Principal #1 Dogs do what works.

Make jumping up not work for them.Cross your arms and turn your back. When your dog jumps up, cross your arms so they can’t nuzzle your hand and you won’t be tempted to push them off. Pivot away from them and wait as long as necessary for them to get “four on the floor.” Reward them with what they wanted — your attention. Plan on 8-10 repetitions per encounter until they start to make the connection.

Principal #2 Practice Makes Perfect

Because practice makes perfect, if you can prevent the behavior from happening at all they will become less skilled at it and you will be preventing it from becoming a habit.

Attach a 4 foot leash and let them drag this around the house a bit until they are able to ignore it and aren’t associating this with going for an exciting walk. If you have a leash on a dog and are not holding it, there is always an added danger so keep a close eye on them. I once had a dog wrap a lead around a coffee table leg and head out the back door with my coffee table in tow. Pre-arrange for someone to come to the door. When you are at the door, before you open it, slide your foot over and stand on the leash where it first touches the floor. Try to do this without them noticing. As they begin to bounce up and down, they are unable to because you are standding on the leash. Your visitor should not give them attention, even eye contact, until they have settled down. They may then reward them by petting them, saying their name and looking at them. This approach relates nicely to Principal #2.

Some students have found that only turning their head, rather than the whole body, works better . This approach is best suited to those dogs who become more insistent when their owners turn away. Again, no eye contact or touching until they have “four on the floor.”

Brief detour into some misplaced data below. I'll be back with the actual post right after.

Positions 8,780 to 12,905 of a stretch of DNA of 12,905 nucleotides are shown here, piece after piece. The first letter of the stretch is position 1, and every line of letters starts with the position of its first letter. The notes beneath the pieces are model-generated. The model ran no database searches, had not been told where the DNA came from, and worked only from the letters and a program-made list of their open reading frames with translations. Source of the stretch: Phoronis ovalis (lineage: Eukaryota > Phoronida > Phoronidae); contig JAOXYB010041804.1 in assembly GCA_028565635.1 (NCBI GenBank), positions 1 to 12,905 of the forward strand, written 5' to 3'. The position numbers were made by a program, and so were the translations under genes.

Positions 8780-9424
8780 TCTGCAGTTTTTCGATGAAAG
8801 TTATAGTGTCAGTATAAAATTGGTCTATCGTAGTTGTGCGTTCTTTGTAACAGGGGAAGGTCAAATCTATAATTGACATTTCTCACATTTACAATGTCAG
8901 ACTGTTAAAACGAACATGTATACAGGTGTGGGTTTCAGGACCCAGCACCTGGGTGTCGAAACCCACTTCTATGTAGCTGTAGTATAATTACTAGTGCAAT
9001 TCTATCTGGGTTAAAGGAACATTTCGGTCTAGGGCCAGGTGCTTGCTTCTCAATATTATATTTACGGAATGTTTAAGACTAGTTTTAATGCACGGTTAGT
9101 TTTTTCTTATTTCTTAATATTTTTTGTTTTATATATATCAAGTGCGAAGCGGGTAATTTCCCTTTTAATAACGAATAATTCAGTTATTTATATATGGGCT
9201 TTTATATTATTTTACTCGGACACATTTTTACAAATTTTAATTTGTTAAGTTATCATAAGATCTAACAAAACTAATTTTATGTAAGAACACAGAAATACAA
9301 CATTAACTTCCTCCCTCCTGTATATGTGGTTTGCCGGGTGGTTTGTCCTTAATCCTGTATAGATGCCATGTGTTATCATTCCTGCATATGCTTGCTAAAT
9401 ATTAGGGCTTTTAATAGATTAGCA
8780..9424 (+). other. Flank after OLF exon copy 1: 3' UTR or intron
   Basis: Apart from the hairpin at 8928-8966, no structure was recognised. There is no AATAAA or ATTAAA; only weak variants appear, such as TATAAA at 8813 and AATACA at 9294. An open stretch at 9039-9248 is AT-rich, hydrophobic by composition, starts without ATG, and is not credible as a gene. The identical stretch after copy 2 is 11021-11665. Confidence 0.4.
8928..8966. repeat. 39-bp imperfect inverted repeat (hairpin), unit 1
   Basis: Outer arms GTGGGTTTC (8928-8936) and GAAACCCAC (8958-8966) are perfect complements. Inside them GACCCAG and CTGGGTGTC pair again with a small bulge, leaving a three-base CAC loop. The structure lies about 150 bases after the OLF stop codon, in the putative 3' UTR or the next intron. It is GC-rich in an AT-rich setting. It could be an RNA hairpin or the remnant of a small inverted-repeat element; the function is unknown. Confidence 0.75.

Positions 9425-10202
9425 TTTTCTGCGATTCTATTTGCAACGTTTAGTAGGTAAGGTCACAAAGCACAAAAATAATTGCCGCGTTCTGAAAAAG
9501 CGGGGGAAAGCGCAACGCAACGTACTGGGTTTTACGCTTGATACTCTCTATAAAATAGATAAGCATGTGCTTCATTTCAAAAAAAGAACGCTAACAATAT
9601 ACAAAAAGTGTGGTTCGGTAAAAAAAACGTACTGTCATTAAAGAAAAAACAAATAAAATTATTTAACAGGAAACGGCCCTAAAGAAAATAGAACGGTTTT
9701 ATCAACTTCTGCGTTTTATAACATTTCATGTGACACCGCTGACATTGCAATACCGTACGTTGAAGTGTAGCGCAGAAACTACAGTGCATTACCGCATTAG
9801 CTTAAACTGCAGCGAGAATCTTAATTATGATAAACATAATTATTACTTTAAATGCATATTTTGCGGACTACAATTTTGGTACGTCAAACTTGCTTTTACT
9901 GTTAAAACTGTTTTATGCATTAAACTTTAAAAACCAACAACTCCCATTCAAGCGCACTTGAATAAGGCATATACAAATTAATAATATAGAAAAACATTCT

Principal #3. Train an incompatible behavior

Training a sit/stay or down/stay when people approach or come to the door is an example of training an “incompatible” behavior. It is physically impossible to be both jumping up and in a down/stay. Merely knowing sit and stay is not enough however. It must be practiced not only in the living room (low distractions) but practiced in incrementally more  distracting and difficult settings.

You now have a paradigm to use to look at unwanted behaviors and to form a plan. Use it often and it will become a habit. Next time we will utilize this approach to look at loose leash walking.

Related Posts

How To Train Your Dog Without A Trainer

How To Choose A Dog Trainer

How Do You Introduce A Child To Your Dog

What Are Head Halters Used For?

Photo credits: Mommy peace on flickr

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8 Responses to “Top Three Dog Training Problems and Solutions”

  1. Rod@GoPetFriendly 28. Jun, 2010 at 11:48 pm #

    Fantastic post – looking forward to the rest of the series. And can you do one on a dog who BARKS in the car … or maybe an RV :)

  2. Elizabeth Deitz 29. Jun, 2010 at 1:03 pm #

    Sure! Is it Ty or Buster? What is the trigger?

  3. Elizabeth Deitz 30. Jun, 2010 at 5:09 pm #